“Rejoice in the Lord always; again I will say, Rejoice.
Let your gentleness be known to everyone. The Lord is near.
Do not worry about anything, but in everything by prayer and supplication with thanksgiving let your requests be made known to God.
And the peace of God, which surpasses all understanding, will guard your hearts and your minds in Christ Jesus.” (Philippians 4:4-7)
Thinking about this, beloved reader, it occurs to me that another thing has changed from the concept of “group” rescue and redemption to individual rescue and salvation. Now we are assured of grace and mercy, and are being asked to respond to the Lord God’s grace and mercy. In the past, that is in the “group” motif, proper behavior and worship was expected FIRST, then salvation would come. Now isn’t that interesting. Of course my supposition is not a hard and fast rule; and some level, understanding, acceptance, and belief was expected. But in the early Christian church new believers learned what it meant to live this new life. The Hebrews/Israelites/Judahites/Jews were expected to know, accept, and practice right living before Yahweh’s blessing would be bestowed.
Could it be that the disciples were gentler task masters of correct Christian living and belief than the Old Testament prophets, preachers, and scribes? You know what the difference was – the disciples learned directly from Jesus Christ the Lord God. The Old Testament leaders went on their own assumptions of what the Almighty Lord would want. I am not saying they distorted God’s message. Maybe the Lord God, the Mighty Divine of the Old Testament was a tough task master. Scholars have puzzled for generations about the change, and I have yet to hear an explanation that allows the two Divine Differing Dynamics to be united. Maybe that is just me.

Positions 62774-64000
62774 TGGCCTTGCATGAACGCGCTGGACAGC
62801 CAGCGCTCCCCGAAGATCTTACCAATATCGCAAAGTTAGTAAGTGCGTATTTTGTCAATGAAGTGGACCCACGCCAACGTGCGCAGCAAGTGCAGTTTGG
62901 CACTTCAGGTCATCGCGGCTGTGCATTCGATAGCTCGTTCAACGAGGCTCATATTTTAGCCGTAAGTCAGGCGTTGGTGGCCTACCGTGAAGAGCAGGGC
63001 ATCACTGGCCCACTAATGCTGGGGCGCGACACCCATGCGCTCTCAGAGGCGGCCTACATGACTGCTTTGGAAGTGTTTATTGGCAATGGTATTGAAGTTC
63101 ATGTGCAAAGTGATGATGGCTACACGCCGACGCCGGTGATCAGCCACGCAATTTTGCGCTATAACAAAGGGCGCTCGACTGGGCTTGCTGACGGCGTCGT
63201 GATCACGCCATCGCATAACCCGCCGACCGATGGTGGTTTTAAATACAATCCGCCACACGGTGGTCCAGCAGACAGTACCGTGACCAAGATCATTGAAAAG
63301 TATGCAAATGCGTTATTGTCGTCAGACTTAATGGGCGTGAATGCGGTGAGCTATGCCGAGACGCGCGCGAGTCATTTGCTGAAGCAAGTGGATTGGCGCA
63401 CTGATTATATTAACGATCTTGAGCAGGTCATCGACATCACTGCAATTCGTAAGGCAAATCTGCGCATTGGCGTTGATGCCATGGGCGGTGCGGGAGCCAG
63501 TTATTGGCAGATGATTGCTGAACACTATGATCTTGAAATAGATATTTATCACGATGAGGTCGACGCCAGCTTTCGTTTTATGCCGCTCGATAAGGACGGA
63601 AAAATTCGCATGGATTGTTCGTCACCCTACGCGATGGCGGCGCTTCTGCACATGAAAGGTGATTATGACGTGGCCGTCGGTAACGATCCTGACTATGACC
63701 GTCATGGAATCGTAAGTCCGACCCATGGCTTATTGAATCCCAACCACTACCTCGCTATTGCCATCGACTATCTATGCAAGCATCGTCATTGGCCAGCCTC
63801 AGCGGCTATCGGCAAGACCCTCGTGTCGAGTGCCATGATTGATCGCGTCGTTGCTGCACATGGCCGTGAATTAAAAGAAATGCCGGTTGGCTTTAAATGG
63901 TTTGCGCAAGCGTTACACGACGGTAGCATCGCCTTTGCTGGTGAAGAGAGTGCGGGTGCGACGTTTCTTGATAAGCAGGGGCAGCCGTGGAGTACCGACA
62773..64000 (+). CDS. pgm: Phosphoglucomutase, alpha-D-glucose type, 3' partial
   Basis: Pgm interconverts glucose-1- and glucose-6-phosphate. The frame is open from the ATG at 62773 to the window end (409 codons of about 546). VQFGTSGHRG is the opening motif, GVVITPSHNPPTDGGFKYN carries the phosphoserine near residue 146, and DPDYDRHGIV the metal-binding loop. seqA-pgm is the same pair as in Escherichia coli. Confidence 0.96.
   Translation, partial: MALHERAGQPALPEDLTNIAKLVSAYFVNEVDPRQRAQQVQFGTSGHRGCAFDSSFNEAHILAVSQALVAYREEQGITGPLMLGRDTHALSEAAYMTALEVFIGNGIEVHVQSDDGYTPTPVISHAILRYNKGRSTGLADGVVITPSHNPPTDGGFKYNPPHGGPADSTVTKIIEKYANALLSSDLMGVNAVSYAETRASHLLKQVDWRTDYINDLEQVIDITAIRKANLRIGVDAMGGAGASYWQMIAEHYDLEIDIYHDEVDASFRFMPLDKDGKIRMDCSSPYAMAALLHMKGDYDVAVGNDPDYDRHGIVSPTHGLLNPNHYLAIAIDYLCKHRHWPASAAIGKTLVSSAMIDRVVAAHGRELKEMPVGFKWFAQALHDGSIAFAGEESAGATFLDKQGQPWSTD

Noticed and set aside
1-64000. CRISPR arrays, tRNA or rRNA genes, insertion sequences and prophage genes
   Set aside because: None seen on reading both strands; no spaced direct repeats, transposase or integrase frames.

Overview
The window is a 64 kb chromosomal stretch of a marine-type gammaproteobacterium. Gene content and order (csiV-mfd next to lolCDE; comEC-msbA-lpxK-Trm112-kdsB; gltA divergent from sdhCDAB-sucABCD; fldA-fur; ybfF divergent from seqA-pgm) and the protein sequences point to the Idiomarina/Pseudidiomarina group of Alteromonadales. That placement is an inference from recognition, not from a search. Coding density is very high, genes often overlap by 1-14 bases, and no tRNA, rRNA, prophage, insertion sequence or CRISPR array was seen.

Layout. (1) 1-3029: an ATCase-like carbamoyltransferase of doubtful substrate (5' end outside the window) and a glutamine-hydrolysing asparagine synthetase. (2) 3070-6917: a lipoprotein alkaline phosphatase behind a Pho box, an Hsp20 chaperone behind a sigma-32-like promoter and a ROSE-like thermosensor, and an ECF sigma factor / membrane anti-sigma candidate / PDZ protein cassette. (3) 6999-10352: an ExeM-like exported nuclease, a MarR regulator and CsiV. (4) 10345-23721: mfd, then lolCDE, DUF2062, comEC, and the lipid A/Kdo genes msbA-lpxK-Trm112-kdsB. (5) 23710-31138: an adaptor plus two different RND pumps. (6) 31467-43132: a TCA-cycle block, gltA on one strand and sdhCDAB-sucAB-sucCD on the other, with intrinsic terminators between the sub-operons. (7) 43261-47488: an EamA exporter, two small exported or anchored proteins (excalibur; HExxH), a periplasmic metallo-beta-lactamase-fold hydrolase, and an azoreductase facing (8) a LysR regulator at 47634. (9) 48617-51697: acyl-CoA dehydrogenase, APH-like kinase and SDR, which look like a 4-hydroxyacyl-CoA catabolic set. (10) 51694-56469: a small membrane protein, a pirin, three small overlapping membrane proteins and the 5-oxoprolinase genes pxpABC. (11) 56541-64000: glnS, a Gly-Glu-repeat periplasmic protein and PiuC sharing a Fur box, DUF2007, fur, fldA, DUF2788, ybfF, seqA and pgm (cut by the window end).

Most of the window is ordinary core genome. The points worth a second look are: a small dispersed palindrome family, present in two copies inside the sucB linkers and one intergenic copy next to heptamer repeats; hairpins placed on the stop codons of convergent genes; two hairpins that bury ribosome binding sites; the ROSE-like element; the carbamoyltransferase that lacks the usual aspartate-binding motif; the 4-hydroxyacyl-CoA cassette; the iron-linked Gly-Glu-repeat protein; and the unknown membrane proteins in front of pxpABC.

But it seems to me, beloved reader, if we put aside that perplexing question and just focus on what we learn from the New Testament by way of Paul and the other apostles, there is very good reason to rejoice. And especially during Advent, that is very good thing to do! Selah!
Syndicated from Pondering From the Pacific